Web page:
Leslie: Okay, so what is a declaw? It’s essentially taking out what most people think is the nail of the cat, but it’s also that bone, the third bone, the most distal, most out there bone on the toes. So if you’re looking at your finger, and you bend it, you kinda see that your knuckle has two places where it bends, right in the middle and then up closer to the fingernail.
At the 2nd place closest to your fingernail, where your finger bends, that is where we cut to take out a cat’s toe nail, because you have to take out that bone at the end along with the nail or the nail’s going to grow back. So it’s taking out a whole bone. If you can imagine cats walk on their toes essentially, it’s like us walking on our fingers. If you take out that last bone that’s gotta shift the way they walk in some way.
Specifically declawing involves the removal of all or most of the last bone of each of the toes of the front paws, and in some cases, the back paws. And this includes also those tendons, nerves, and ligaments that go along with that. The technical term for it is onychectomy, it just essentially means cutting out the finger bone or the toe bone.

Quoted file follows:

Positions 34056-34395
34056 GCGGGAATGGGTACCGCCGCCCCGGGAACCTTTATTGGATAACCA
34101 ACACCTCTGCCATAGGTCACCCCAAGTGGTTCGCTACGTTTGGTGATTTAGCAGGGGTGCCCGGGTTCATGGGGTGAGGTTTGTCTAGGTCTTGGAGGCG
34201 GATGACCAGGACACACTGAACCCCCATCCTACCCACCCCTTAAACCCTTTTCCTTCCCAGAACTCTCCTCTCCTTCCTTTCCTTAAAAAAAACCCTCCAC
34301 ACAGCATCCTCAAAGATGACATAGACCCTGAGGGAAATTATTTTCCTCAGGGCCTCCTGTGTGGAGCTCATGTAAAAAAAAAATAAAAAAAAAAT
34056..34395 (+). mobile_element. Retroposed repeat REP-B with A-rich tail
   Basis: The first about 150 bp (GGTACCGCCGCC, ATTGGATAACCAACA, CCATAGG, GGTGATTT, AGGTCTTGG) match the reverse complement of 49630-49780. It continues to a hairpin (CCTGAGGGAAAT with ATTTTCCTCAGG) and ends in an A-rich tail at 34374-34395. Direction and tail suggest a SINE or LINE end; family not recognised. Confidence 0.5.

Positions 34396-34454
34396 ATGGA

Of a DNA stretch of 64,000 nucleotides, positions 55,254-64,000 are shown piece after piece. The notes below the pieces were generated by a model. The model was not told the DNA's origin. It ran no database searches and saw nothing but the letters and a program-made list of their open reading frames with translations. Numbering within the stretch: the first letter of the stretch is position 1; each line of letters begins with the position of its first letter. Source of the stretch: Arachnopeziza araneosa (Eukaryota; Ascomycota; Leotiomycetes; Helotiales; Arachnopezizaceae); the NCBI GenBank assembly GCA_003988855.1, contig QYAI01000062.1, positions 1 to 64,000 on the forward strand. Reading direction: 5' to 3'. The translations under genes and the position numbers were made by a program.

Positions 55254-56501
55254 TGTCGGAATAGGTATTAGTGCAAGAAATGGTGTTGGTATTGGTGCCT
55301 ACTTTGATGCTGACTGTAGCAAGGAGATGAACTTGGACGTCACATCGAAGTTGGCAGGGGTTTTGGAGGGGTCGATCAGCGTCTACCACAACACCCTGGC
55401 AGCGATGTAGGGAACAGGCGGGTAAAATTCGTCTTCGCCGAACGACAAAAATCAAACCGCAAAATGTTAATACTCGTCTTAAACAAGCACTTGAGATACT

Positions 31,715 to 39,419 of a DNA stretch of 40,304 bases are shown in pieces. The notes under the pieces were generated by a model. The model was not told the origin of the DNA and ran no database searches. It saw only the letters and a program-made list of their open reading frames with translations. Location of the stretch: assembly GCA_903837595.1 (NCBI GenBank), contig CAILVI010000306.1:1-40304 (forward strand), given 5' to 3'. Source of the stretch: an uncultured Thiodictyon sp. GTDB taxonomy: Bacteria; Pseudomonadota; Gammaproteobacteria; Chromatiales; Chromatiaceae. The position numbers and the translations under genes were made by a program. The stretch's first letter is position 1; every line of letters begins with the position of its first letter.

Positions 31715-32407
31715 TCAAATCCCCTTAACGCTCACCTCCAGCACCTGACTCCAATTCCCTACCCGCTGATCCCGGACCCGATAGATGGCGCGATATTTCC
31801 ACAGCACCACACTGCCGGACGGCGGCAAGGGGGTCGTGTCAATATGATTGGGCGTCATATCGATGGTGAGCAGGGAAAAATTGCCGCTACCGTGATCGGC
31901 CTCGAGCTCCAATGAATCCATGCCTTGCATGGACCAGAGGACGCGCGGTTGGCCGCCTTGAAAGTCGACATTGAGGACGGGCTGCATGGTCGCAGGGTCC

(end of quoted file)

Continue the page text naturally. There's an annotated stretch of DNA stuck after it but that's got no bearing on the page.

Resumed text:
Liz: I’ve heard it called partial toe amputation, as well.
Leslie: Yeah, that would be a much easier thing to pronounce. There’s three different methods involved. There’s one called the guillotine, which is exactly what it sounds like.
You essentially use these type of toe nail clippers, yes, a toe nail clipper, that we use usually for dogs, that in a guillotine type fashion, cuts in between that joint, in between that bone and the one beside it, cutting in between the joint. So it’s pretty quick, actually, you just go [BAM] [BAM] [BAM], cut it, and then you just put in tissue glue and put the skin around it and glue it back together, basically.
The other type is the incisional method. It’s where the vet uses an actual scalpel blade, and so it’s a little bit more precise. So they’re going in, they’re cutting through the skin, disarticulating, so breaking apart the bones in the joint, and that just takes a little bit longer. Then, they also glue the skin of the toes back together.
The third method, which is the preferred method these days if someone must declaw their cat, and that is the laser method. And so, there are laser surgery options at certain vet clinics, but not all. That one is going to be the most preferred. It has a quick recovery time, it’s less painful, and so far it has had better outcomes for cats.